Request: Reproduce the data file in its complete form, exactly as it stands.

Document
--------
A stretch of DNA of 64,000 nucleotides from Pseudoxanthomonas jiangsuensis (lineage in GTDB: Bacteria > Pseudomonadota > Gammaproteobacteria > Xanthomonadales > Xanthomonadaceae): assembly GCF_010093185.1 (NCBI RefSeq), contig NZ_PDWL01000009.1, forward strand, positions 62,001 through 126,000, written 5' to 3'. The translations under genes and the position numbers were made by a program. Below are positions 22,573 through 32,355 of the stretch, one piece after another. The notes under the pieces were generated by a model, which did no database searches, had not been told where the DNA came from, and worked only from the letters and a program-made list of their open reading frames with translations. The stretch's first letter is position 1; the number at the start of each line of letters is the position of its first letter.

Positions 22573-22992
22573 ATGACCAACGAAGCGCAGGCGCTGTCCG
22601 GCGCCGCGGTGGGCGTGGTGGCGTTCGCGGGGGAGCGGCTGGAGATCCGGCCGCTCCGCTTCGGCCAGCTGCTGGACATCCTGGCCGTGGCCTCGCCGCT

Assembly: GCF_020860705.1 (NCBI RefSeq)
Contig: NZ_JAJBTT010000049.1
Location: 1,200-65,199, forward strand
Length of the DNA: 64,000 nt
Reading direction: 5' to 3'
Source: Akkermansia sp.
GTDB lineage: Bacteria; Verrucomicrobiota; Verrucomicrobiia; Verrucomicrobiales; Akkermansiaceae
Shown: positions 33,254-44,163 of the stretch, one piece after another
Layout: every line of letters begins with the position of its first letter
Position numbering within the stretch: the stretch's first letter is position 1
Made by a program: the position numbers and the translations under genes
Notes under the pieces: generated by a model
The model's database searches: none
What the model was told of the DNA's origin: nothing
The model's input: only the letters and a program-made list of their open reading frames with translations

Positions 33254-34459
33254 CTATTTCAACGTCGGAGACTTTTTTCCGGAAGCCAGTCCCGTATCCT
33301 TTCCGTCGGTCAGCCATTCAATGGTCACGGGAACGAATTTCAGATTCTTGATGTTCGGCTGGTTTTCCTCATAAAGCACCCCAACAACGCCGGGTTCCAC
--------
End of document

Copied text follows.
A stretch of DNA of 64,000 nucleotides from Pseudoxanthomonas jiangsuensis (lineage in GTDB: Bacteria > Pseudomonadota > Gammaproteobacteria > Xanthomonadales > Xanthomonadaceae): assembly GCF_010093185.1 (NCBI RefSeq), contig NZ_PDWL01000009.1, forward strand, positions 62,001 through 126,000, written 5' to 3'. The translations under genes and the position numbers were made by a program. Below are positions 22,573 through 32,355 of the stretch, one piece after another. The notes under the pieces were generated by a model, which did no database searches, had not been told where the DNA came from, and worked only from the letters and a program-made list of their open reading frames with translations. The stretch's first letter is position 1; the number at the start of each line of letters is the position of its first letter.

Positions 22573-22992
22573 ATGACCAACGAAGCGCAGGCGCTGTCCG
22601 GCGCCGCGGTGGGCGTGGTGGCGTTCGCGGGGGAGCGGCTGGAGATCCGGCCGCTCCGCTTCGGCCAGCTGCTGGACATCCTGGCCGTGGCCTCGCCGCT

Assembly: GCF_020860705.1 (NCBI RefSeq)
Contig: NZ_JAJBTT010000049.1
Location: 1,200-65,199, forward strand
Length of the DNA: 64,000 nt
Reading direction: 5' to 3'
Source: Akkermansia sp.
GTDB lineage: Bacteria; Verrucomicrobiota; Verrucomicrobiia; Verrucomicrobiales; Akkermansiaceae
Shown: positions 33,254-44,163 of the stretch, one piece after another
Layout: every line of letters begins with the position of its first letter
Position numbering within the stretch: the stretch's first letter is position 1
Made by a program: the position numbers and the translations under genes
Notes under the pieces: generated by a model
The model's database searches: none
What the model was told of the DNA's origin: nothing
The model's input: only the letters and a program-made list of their open reading frames with translations

Positions 33254-34459
33254 CTATTTCAACGTCGGAGACTTTTTTCCGGAAGCCAGTCCCGTATCCT
33301 TTCCGTCGGTCAGCCATTCAATGGTCACGGGAACGAATTTCAGATTCTTGATGTTCGGCTGGTTTTCCTCATAAAGCACCCCAACAACGCCGGGTTCCAC